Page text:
Should We Buy Denbury After Bakken Sale?
Anh is a member of The Motley Fool Blog Network -- entries represent the personal opinion of the blogger and are not formally edited.
On the last day of 2012, several insiders, including the CEO, CFO, Chief Accounting Officer and three Senior Vice Presidents of Denbury Resources (NYSE: DNR)purchased shares of the company. They purchased 6,755 shares combined at the average price of $16.12 per share, with the total transaction value of nearly $110,000. Should investors consider this insider purchase as a bullish signal about Denbury?
CO2 EOR Focus
Denbury is considered to be the largest oil and gas producer company in Mississippi and Montana area. As of June 2012, it had the total proved reserves of 516 million BOE with 81% oil. The strategy of Denbury is quite simple. It is to acquire mature oil fields for a cheap price. Then it used CO2 in enhanced oil recovery into “tertiary recovery” to extract incremental oil out of the mature oil fields it has acquired. In fiscal 2011, it has generated nearly 24 MMBOE. The average production cost was around $21.17 per BOE sold in 2011, with the higher cost in Gulf Coast, for $24.51, whereas the average cost in the Rocky Mountain region was only $14.52 per BOE.
Bakken Sale Could be Beneficial
Last year, Denbury decided to sell its Bakken Shale asset to ExxonMobil (NYSE: XOM) for $1.6 billion in cash and interest in two other oil fields including Webster Field in SE Texas and Hartzog Draw Field in NE Wyoming. The area totaled around 196,000 net acres with the estimated proved reserves of around 96 MMBOE, along with the daily production volume of 15,000 BOE. It was really a decent move for Denbury to divest its non-core asset and to focus on its CO2 enhanced oil recovery strategy. On the other hand, ExxonMobil could also scale up its unconventional oil shale plays with the “fracking” technology.
Denbury expected that with Webster/Hartzog, Riley Ridge Natural Gas and CO2 EOR Potential, Denbury could reach more than 1.11 billion BOE with 90% oil. It also expected that the year-to-date September 2012 operating cash flow was $250 million, and the capital expenditures were $340 million. Thus, with the sale of Bakken, Denbury could focus on long-term growth strategy on CO2 EOR. Denbury expected to generate substantial free cash flow from CO2 EOR operation after upfront infrastructure investment.
Decent Leverage with Positive Operating Cash Flow
Trailing twelve months, Denbury generated $1.18 per share in EPS, with the net income of $463 million. In the same period, the operating cash flow was nearly $1.4 billion. The free cash flow was -$390 million, due to high capital expenditure of more than $1.78 billion. Denbury utilized decent leverage for its operation. As of September 2012, it had more than $5.2 billion in total stockholders’ equity, only $24 million in cash and more than $3 billion in long-term debt. Denbury also had nearly $2.1 billion in deferred tax liabilities, which could be considered the “interest free loan” from the government. Out of more than $3 billion in long-term debt, the majority were the 8.25% senior sub notes due 2020, of $996 million. The Bank credit facility, matured in May 2016, with the borrowing base of $1.6 billion, was $625 million. Denbury estimated that the debt to total capitalization was only 37%.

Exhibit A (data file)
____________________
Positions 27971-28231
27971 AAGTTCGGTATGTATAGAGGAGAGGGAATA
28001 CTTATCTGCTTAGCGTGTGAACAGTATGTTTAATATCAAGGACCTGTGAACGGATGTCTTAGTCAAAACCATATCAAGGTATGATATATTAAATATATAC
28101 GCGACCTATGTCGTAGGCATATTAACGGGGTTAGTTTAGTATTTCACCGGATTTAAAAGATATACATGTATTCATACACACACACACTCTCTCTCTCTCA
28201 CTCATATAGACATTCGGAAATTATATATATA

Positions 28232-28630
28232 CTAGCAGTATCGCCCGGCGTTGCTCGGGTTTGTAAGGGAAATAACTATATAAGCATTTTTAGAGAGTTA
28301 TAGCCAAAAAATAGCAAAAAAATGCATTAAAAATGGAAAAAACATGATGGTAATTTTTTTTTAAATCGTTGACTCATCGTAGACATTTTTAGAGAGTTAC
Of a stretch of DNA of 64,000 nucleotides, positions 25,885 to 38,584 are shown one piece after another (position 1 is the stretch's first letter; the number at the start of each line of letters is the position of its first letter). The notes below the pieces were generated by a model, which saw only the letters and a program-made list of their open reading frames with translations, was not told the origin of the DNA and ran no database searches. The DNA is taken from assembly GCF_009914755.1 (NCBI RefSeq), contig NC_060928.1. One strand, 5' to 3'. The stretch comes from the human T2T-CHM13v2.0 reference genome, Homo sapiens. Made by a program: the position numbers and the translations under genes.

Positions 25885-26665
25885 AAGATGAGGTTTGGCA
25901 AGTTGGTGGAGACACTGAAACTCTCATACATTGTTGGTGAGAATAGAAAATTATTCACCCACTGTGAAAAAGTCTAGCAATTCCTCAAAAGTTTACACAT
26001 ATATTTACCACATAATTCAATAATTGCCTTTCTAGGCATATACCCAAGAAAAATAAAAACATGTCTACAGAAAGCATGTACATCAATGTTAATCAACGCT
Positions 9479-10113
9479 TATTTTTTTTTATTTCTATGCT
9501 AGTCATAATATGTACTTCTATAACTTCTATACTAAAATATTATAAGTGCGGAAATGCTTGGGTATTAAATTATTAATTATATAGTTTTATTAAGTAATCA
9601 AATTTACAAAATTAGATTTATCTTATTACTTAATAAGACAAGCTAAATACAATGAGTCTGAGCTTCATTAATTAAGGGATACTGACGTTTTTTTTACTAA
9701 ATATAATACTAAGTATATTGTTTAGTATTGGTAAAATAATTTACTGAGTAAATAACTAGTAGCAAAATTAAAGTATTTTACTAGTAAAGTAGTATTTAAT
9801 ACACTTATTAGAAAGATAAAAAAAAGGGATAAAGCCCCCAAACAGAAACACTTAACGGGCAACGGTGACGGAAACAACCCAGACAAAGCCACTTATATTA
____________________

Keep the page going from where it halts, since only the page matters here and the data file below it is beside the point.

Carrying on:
At the current price of $16.70 per share, Denbury is worth $6.47 billion in the market. It is also valued at 14.1x P/E and 6.61x EV/EBITDA. Newfield Exploration (NYSE: NFX) is valued at a cheaper price, at only 4.35x EV/EBITDA and 13.1x P/E. Newfield is also operating in the Rocky Mountain area. At the end of 2011, it was reported to have around 3.9 trillion cubic feet equivalent in total proved reserves. Another much smaller peer, Swift Energy is also valued cheaper than Denbury, with only 4.44x EV/EBITDA. It had only 159.6 million BOE form three core areas including South Texas, Southeast Louisiana, and Central Louisiana/East Texas.
Foolish Bottom Line
The Bakken Sale could be a decent move for Denbury, creating a lot of cash for financial flexibility and the strategic focus on its core business. However, I would rather wait for the company’s allocation of the cash it would receive and its further growth in its core CO2 EOR operations.
hoangquocanh has no position in any stocks mentioned. The Motley Fool owns shares of Denbury Resources and ExxonMobil Corp. Try any of our Foolish newsletter services free for 30 days. We Fools may not all hold the same opinions, but we all believe that considering a diverse range of insights makes us better investors. The Motley Fool has a disclosure policy. Is this post wrong? Click here. Think you can do better? Join us and write your own!